Six Members must repay about $10,400 for a Caribbean trip they took in 2007 or 2008 that violated House gift rules.
The Committee on Standards of Official Conduct, commonly known as the ethics committee, announced Thursday night that after a nine-month investigation into travel sponsored by the Carib News Foundation in 2007 and 2008, it found that the trips violated House gift rules because of prohibitions on corporate contributions and that it had approved the trips based on “false and misleading information.”
Although the committee exonerated five of the six Members of wrongdoing — Reps. Carolyn Cheeks Kilpatrick (D-Mich.), Bennie Thompson (D-Miss.), Donald Payne (D-N.J.), Yvette Clarke (D-N.Y.) and Del. Donna Christensen (D-Virgin Islands) — it will nonetheless require the lawmakers as well as Rep. Charlie Rangel (D-N.Y.), whom the committee admonished, to repay the costs of the trip.
“Nevertheless, since the Members did, in fact, receive impermissible gifts of travel, they must repay the costs of their trips to the respective entities that paid for their travel,” the committee announced. A full report is expected to be published Friday. “Because some portions of the transportations costs were paid by Carib News out of funds the actual source of which could not be determined, the Committee will require those funds to be paid to the U.S. Treasury.”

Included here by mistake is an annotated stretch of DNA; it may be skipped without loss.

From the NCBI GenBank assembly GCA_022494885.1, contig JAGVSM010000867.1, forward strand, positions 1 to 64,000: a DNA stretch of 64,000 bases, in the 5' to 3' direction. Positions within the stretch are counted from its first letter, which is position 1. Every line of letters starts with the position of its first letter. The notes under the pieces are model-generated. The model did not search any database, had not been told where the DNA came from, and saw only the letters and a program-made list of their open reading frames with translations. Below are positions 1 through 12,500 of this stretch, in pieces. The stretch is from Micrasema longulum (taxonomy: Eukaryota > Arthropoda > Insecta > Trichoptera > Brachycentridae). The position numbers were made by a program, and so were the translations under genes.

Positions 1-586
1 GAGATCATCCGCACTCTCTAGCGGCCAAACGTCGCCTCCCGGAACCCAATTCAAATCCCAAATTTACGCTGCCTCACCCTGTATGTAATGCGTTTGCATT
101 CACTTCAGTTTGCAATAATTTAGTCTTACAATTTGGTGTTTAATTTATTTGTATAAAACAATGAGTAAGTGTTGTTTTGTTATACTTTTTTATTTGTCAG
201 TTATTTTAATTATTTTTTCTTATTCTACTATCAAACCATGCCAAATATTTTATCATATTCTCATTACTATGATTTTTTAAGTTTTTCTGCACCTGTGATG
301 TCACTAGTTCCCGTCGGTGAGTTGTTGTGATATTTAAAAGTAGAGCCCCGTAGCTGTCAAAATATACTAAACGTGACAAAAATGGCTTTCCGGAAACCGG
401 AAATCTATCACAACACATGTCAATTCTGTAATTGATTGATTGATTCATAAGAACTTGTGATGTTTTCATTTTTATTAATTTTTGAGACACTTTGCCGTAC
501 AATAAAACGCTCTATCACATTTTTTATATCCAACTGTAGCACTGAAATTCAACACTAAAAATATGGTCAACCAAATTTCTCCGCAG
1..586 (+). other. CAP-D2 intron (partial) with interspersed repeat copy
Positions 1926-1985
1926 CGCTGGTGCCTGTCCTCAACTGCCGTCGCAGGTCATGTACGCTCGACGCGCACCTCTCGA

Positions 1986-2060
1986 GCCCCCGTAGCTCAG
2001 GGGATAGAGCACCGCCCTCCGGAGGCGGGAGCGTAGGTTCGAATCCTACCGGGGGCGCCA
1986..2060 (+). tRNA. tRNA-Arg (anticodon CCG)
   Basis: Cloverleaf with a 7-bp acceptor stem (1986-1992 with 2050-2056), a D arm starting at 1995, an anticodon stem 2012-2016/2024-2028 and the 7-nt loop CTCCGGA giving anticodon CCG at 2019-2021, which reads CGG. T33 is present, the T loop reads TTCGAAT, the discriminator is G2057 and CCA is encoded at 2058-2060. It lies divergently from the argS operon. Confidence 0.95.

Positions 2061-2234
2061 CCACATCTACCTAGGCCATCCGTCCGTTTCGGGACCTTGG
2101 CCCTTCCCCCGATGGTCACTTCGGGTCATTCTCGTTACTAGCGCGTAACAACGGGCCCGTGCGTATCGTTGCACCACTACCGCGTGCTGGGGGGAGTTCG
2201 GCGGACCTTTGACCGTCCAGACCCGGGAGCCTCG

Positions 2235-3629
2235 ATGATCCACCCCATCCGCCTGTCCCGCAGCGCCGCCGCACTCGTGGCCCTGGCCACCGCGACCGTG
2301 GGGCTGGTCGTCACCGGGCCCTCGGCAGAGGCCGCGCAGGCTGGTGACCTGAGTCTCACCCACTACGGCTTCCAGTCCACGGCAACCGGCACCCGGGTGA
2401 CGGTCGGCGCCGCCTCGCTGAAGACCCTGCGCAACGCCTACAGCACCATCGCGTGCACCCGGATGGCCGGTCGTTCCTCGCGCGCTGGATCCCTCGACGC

Under House rules, every Member or aide must obtain the ethics committee’s consent for privately sponsored travel, including a certification from the sponsor that the trip conforms to the chamber’s rules. Members are not allowed to accept multiple-day travel from private entities that employ lobbyists, but they may accept travel from nonprofit entities that are supported by private companies.
After each trip, Members and aides are also required to submit a form to the ethics committee certifying the travel, accommodations and activities matched those included in their pre-travel filing.
According to post-travel forms filed with the House Clerk, travel costs — including airfare, lodging and food — to the Sonesta Maho Beach Resort & Casino in St. Maarten, Netherlands Antilles, in November 2008 ranged from $855 for Christensen to $1,980 for Kilpatrick and her sister. Similarly, Thompson and his spouse reported $1,400, and Rangel and Payne each reported $990.
Travel costs to the 2007 event at the Sandals Resort/Rex Resort in Antigua also cost about $900 per person. Rangel and Christensen each reported $900 in costs, Clarke reported $845, and Thompson and his spouse reported $1,529.